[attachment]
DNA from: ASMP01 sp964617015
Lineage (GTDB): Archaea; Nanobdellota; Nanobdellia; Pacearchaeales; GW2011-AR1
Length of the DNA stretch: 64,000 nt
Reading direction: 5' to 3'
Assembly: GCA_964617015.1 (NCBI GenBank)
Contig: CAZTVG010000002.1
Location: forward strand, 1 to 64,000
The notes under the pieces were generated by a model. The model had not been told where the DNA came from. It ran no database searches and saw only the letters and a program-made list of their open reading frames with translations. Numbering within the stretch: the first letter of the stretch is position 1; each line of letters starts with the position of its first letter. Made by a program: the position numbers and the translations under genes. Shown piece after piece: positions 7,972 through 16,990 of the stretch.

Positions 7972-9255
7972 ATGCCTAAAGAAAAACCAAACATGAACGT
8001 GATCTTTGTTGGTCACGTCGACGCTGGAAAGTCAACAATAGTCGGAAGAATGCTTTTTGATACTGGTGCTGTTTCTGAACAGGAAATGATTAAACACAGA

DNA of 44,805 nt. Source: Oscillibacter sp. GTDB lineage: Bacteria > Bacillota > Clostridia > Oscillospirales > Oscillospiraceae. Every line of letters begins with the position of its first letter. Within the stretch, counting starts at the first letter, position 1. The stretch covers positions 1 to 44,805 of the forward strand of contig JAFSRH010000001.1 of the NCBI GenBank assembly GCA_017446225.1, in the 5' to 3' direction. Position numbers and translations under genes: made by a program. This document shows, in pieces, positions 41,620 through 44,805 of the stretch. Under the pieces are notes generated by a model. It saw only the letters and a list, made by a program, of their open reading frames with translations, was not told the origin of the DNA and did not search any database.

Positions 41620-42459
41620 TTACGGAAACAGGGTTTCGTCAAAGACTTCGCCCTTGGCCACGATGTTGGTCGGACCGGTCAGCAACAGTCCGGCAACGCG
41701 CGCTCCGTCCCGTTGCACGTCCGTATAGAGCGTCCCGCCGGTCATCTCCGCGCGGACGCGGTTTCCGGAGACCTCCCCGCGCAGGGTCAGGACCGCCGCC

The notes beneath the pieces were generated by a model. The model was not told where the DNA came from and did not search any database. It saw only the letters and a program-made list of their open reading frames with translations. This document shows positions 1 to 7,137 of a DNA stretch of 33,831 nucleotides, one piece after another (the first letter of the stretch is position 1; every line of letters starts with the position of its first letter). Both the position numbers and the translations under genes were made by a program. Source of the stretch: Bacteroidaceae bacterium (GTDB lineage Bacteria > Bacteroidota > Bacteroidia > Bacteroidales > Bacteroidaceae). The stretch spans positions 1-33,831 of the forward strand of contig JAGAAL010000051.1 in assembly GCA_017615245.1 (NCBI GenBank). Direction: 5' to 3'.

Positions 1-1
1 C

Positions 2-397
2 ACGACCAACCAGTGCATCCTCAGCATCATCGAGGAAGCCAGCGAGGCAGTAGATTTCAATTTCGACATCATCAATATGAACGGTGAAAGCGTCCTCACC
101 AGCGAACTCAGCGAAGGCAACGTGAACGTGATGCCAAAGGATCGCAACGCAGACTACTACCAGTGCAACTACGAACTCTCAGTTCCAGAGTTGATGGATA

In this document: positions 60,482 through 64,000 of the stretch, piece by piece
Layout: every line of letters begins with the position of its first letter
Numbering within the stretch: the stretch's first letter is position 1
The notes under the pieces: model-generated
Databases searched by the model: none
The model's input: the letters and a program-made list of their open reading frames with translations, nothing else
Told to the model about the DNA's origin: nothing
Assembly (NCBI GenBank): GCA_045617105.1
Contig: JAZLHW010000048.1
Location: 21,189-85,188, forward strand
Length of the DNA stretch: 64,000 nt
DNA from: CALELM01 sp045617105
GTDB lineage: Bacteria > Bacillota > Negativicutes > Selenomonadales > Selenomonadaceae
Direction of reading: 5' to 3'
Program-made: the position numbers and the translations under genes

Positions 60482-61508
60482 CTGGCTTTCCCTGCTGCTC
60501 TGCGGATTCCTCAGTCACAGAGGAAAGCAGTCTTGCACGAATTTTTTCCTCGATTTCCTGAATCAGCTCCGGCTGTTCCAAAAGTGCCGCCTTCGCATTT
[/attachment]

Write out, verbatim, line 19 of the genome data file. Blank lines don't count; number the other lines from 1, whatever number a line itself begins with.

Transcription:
Positions 2-397